Hunter-gatherers consumed a wide variety of foods, consequently they were well nourished.  In farming villages, poverty was common, and the common diet majored in grain, the cheapest source of calories.  The poor in England often lived on bread and water, period.  They almost never tasted meat, and milk and cheese were rare luxuries.  The Irish poor lived on oat porridge.  Later, the poor of England and Ireland switched to potatoes, an even cheaper food.
In twentieth century America, government farm policies drove most small subsistence farms into extinction.  Big farmers, with big farms and big machines, got big subsidy checks for growing commodity crops, like corn.  We now produce vast quantities of extremely cheap grain.  Some of the surplus is exported to other nations, some is made into livestock feed, some is converted into processed foods.  The inspiration for writing his book came suddenly, when Manning returned from a trip abroad, and was astonished to observe vast herds of obese Americans.  Oh my God!  Why?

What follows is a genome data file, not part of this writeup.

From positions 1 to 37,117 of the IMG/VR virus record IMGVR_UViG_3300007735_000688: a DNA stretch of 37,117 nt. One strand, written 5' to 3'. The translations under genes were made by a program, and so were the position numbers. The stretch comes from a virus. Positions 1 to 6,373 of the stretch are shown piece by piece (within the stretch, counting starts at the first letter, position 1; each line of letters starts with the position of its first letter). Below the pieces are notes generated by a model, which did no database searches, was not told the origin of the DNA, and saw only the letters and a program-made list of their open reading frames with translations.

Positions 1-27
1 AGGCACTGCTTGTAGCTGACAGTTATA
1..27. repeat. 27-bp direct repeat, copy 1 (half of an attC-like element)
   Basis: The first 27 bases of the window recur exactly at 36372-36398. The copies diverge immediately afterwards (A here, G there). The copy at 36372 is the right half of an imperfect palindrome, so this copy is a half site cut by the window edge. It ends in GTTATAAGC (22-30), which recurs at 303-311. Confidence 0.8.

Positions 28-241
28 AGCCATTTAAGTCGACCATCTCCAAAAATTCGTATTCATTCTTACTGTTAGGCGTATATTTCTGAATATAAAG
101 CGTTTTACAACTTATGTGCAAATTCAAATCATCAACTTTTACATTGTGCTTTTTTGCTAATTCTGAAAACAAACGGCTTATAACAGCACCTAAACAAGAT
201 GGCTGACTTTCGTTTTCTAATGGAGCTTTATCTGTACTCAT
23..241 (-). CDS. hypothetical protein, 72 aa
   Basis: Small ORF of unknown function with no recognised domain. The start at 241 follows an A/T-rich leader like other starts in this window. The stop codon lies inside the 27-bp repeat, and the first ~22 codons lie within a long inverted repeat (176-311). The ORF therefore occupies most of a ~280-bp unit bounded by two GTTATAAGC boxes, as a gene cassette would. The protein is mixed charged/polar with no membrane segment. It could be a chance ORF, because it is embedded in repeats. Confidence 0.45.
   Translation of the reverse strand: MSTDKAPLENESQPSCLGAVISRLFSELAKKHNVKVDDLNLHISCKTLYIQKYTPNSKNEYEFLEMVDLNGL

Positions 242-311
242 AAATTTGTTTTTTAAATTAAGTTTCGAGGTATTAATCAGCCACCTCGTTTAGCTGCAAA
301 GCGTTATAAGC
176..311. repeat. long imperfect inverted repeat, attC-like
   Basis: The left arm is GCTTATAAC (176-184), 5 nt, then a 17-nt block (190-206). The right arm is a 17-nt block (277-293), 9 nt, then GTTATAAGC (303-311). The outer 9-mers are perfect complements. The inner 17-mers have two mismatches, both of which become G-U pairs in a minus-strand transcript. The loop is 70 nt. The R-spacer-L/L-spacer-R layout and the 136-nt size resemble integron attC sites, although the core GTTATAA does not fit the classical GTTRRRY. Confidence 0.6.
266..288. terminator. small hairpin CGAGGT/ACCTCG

Through the wonders of food science technology, we are now able to extract the complex carbs in corn, and convert them into simple carbs — sugar.  Sugar is the calorie from hell, because it is rapidly metabolized by the body, like spraying gasoline on a fire.  Mother Nature includes generous amounts of fiber in fruits and berries, and this slows the rate at which sugar is released to the body.  But there is zero fiber in a cheap 40 ounce soda fountain soft drink, and an immense dose of corn sugar.  It seems like most processed foods now contain added sugar.